Published May 22, 2013
Former Congressman Anthony Weiner has announced he is running for mayor of New York City, almost two years after resigning over a Twitter scandal.
In a video released Tuesday night, Weiner announced his candidacy for the election in November 2013, with his wife, Huma Abedin, aide to former Secretary of State Hillary Clinton, and their young son Jordan, by his side.
Sources tell the New York Post the video is authentic, but said it was supposed to be released later Wednesday. The video vanished from Weiner's website and YouTube page early Wednesday.
The married Democrat resigned from Congress in 2011 after tweeting a lewd picture of himself and lying about his account being hacked. He later admitted trading inappropriate messages with several women.
Weiner touts his New York City roots in the video, describing how he grew up a "middle-class kid in Brooklyn." He says he wants to work to make the middle-class lifestyle more attainable for more New Yorkers, and references some of his accomplishments from his time in Congress, such as getting help for Sept. 11 first responders.
"Look I made some big mistakes," Weiner says in the video. "And I know I've let a lot of people down. But I've also learned some tough lessons. I'm running for mayor because I've been fighting for the middle class and those struggling to make it my entire life. And I hope I get a second chance to work for you."
The website also provided a link to Weiner's "action plan" for the city.
"These ideas are diverse, but what binds them is the help they offer to the middle class and those struggling to make it there," the introductions read. "Part of being a New Yorker is looking at problems and figuring out a better way. I put these ideas on the table to start the dialog for a better way for our great city."
Weiner acknowledged he was considering a bid for mayor in a lengthy interview with the New York Times Magazine in April.
He told the magazine his committee has dropped more than $100,000 on polling and research, as was previously shown in campaign finance reports.
Weiner said his pollster was telling him he'd be the "underdog" in a race.
"I am a bit of a polarizing case," Weiner said.
The Democrat is jumping into a crowded field for September's primary. He's arriving with some significant advantages, including a $4.8 million campaign war chest, the possibility of about $1.5 million more in public matching money, polls showing him ahead of all but one other Democrat -- and no end of name recognition.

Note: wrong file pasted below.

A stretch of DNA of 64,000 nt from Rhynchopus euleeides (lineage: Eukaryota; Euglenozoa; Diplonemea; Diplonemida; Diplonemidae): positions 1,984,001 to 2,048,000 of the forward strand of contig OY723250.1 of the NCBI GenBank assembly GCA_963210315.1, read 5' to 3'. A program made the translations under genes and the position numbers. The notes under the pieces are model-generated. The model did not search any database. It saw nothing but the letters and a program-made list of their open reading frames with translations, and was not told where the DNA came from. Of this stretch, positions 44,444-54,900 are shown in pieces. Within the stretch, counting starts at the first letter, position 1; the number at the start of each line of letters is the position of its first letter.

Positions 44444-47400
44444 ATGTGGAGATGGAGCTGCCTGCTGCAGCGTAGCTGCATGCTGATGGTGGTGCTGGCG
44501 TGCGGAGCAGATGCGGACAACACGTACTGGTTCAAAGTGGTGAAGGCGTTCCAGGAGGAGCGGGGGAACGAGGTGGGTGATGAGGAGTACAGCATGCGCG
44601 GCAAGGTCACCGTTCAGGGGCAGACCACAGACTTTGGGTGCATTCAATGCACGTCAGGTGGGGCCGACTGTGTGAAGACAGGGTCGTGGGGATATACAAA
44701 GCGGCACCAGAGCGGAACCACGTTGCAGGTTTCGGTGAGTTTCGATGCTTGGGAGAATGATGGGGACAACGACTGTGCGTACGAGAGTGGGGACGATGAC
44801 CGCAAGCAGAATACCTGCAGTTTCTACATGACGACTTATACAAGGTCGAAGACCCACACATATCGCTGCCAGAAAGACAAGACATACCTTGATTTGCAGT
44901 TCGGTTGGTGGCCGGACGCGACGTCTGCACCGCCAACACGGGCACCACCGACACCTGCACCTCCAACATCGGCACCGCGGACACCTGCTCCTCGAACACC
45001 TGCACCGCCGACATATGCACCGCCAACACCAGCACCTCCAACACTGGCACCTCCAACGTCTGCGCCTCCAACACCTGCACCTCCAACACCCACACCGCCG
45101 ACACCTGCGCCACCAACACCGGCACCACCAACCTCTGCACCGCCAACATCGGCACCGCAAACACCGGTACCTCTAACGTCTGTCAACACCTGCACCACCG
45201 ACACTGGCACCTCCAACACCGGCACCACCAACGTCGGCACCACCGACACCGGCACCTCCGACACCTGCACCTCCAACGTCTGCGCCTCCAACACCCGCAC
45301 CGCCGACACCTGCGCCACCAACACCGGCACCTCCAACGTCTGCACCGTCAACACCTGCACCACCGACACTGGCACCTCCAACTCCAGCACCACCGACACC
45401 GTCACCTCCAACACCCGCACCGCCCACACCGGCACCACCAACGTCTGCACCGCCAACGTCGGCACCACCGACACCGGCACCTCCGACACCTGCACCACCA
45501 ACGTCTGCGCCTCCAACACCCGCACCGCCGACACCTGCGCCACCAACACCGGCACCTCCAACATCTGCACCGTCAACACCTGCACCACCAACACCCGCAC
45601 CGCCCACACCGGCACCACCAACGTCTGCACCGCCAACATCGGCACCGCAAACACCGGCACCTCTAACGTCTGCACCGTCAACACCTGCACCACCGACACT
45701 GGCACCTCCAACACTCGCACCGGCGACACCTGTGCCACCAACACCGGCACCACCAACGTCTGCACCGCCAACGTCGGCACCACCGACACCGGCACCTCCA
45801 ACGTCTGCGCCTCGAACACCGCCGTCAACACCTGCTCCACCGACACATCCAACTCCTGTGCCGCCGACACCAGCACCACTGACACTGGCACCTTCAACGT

In seeking a second chance from the public, Weiner will have to overcome some voters' misgivings. In a recent NBC New York-Marist Poll poll, half said they wouldn't even consider him, though the survey also showed that more registered Democrats now have a favorable than unfavorable impression of him.
Weiner can expect opponents to hammer at his prior prevaricating, and he said in a recent interview on the RNN cable network that he couldn't guarantee that no more pictures or people would emerge.
And while he might welcome attention to his policies rather than his past, they also have attracted some criticism. About a dozen young people recently demonstrated outside his Manhattan apartment building to denounce his proposal to make it easier to suspend disruptive public school students; "(hash)Weiner: You ask for a second chance in (hash)NYC2013 but deny students a second chance," read one sign, using Twitter's beloved hashtag marks.
Since leaving office, Weiner has put his government experience to work as a consultant for various companies.
His Democratic opponents include City Councilman Sal Albanese; Public Advocate Bill de Blasio; Comptroller John Liu; City Council Speaker Christine Quinn; the Rev. Erick Salgado, a pastor; and former Comptroller Bill Thompson.
Republican contenders include billionaire businessman John Catsimatidis, former Metropolitan Transportation Authority Chairman Joseph Lhota and homelessness-aid organization head George McDonald. Former White House housing official Aldolfo Carrion Jr., a Democrat who recently dropped his party affiliation, is running on the Independence Party line and also interested in the Republican nomination.
The Associated Press contributed to this report.